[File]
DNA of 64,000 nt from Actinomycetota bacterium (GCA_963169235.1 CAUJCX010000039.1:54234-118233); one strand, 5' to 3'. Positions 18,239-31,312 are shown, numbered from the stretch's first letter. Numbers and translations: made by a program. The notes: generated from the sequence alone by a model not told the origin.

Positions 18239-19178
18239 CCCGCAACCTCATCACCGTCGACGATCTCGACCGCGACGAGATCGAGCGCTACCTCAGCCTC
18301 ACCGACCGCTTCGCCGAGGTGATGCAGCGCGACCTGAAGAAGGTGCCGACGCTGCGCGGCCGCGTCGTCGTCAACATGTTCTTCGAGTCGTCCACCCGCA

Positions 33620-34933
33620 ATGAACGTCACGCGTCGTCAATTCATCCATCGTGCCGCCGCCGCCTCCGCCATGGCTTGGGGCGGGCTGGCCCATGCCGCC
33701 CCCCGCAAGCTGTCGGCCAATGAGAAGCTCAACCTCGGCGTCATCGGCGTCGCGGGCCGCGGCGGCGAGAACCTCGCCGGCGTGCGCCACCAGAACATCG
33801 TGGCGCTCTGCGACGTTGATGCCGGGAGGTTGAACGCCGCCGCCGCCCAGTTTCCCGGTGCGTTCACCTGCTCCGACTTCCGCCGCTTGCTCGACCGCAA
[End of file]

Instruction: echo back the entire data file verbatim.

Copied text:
DNA of 64,000 nt from Actinomycetota bacterium (GCA_963169235.1 CAUJCX010000039.1:54234-118233); one strand, 5' to 3'. Positions 18,239-31,312 are shown, numbered from the stretch's first letter. Numbers and translations: made by a program. The notes: generated from the sequence alone by a model not told the origin.

Positions 18239-19178
18239 CCCGCAACCTCATCACCGTCGACGATCTCGACCGCGACGAGATCGAGCGCTACCTCAGCCTC
18301 ACCGACCGCTTCGCCGAGGTGATGCAGCGCGACCTGAAGAAGGTGCCGACGCTGCGCGGCCGCGTCGTCGTCAACATGTTCTTCGAGTCGTCCACCCGCA

Positions 33620-34933
33620 ATGAACGTCACGCGTCGTCAATTCATCCATCGTGCCGCCGCCGCCTCCGCCATGGCTTGGGGCGGGCTGGCCCATGCCGCC
33701 CCCCGCAAGCTGTCGGCCAATGAGAAGCTCAACCTCGGCGTCATCGGCGTCGCGGGCCGCGGCGGCGAGAACCTCGCCGGCGTGCGCCACCAGAACATCG
33801 TGGCGCTCTGCGACGTTGATGCCGGGAGGTTGAACGCCGCCGCCGCCCAGTTTCCCGGTGCGTTCACCTGCTCCGACTTCCGCCGCTTGCTCGACCGCAA